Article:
• Home raids carried out by National Fugitive Operation Teams yield few deportations relative to the large numbers of personnel they require to plan and execute raids. Many of those apprehended do not have criminal records. 
  • Public support for cracking down on employers through worksite raids has been, and remains, low. (In 2013, federal authorities arrested a mere 452 immigrants this way). 
  • Casting a wider net by expanding immigration checkpoints farther into the interior of the country is unlikely to lead to many criminal arrests. 


  • According to the Center for American Progress, mass deportation would cost an average of $10,070 per person, for a total cost to the country of $114 billion to remove 11.3 million people. 
  • According to the American Action Foundation, apprehending, detaining, legally processing, and physically returning 11.2 million people to their countries of origin would cost roughly $400 billion to $600 billion and take 20 years, while removing millions of workers and billions of dollars in assets from the economy and decreasing U.S. gross domestic product by two percent, by a full $1.6 trillion


 “U.S. deportation policy does not stop unauthorized or criminal migration. Rather, its unintended consequence is to create circular migratory patterns within larger migration streams. It simply raises the human costs for migrants and their families.” 

Professor Jacqueline Hagan
[email protected]
(919) 962-2327

 “Rural America has returned to the national spotlight. But the fact that immigrants and refugees have revitalized small towns and rural areas is often overlooked. In Kansas, newcomers replenish farming and meatpacking jobs, open and sustain businesses, and take care of the elderly resident population. Here and elsewhere, immigration can help rural America thrive.”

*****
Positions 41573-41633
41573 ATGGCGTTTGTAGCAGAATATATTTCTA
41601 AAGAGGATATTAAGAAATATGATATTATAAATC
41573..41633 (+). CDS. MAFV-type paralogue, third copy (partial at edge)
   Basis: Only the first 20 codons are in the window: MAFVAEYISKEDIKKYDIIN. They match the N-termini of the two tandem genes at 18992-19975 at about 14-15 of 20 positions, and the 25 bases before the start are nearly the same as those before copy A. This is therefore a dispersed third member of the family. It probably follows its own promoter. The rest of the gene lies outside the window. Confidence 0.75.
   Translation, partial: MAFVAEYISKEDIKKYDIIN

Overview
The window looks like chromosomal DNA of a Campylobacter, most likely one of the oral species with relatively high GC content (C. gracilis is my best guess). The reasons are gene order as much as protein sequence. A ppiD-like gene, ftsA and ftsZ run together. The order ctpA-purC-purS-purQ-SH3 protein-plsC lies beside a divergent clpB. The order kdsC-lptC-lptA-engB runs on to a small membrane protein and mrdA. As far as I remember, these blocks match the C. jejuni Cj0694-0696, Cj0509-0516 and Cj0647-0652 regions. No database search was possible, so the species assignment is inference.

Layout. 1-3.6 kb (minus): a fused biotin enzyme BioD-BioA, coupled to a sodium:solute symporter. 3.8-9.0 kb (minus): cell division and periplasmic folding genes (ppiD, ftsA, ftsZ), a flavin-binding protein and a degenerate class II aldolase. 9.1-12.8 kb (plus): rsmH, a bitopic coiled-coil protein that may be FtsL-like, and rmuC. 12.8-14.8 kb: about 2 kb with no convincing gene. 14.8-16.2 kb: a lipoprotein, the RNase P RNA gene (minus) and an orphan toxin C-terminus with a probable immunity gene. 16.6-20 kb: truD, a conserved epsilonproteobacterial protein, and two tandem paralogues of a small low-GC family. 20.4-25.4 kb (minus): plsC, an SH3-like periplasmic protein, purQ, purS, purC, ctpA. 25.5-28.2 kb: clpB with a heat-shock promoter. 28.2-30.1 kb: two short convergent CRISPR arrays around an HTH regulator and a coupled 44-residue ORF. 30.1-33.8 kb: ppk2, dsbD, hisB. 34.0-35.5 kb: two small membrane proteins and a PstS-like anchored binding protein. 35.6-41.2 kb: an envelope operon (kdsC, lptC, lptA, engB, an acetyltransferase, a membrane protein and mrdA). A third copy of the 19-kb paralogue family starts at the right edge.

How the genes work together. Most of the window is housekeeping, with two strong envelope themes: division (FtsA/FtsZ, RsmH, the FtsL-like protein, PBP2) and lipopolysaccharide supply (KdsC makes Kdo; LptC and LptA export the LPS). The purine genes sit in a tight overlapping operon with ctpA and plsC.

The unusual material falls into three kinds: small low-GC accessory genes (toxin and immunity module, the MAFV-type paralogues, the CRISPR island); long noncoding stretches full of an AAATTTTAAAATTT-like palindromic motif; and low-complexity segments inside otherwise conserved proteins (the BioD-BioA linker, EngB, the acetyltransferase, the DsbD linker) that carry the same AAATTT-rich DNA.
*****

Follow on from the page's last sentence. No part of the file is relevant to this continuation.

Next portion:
Professor Cecilia Menjívar
[email protected]
(785) 864-1525

 “Federal policy is needed to secure immigrant labor as a resource for economic growth in labor-intensive industries like service, construction, and landscaping, which immigrant workers, including undocumented ones, have helped to sustain. In Austin, Texas, scarcity for service and manual work is already apparent, and street signs have appeared advertising for “laborers.” 

Professor Néstor Rodriguez
[email protected]
(512) 232-8072

 “Unfortunately, nativism and xenophobia are as American as apple pie. The fact  that the nation of immigrants has experienced ugly spasms before, though, does not make the present moment any less terrifying for all immigrants, whether undocumented or not.” 

Associate Professor Anna O. Law
[email protected]
(815) 546-0309

 “Trump has promised to deport two to three million immigrants who have  committed crimes. Aside from the fact that these numbers are an exaggeration, it will be impossible to design a large-scale deportation program that only affects immigrants who have committed crimes. Any deportation program – even any threat of mass deportation – will have reverberating effects throughout immigrant communities.” 

Professor Tanya Golash-Boza
[email protected]
(209) 205-6179

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January 2017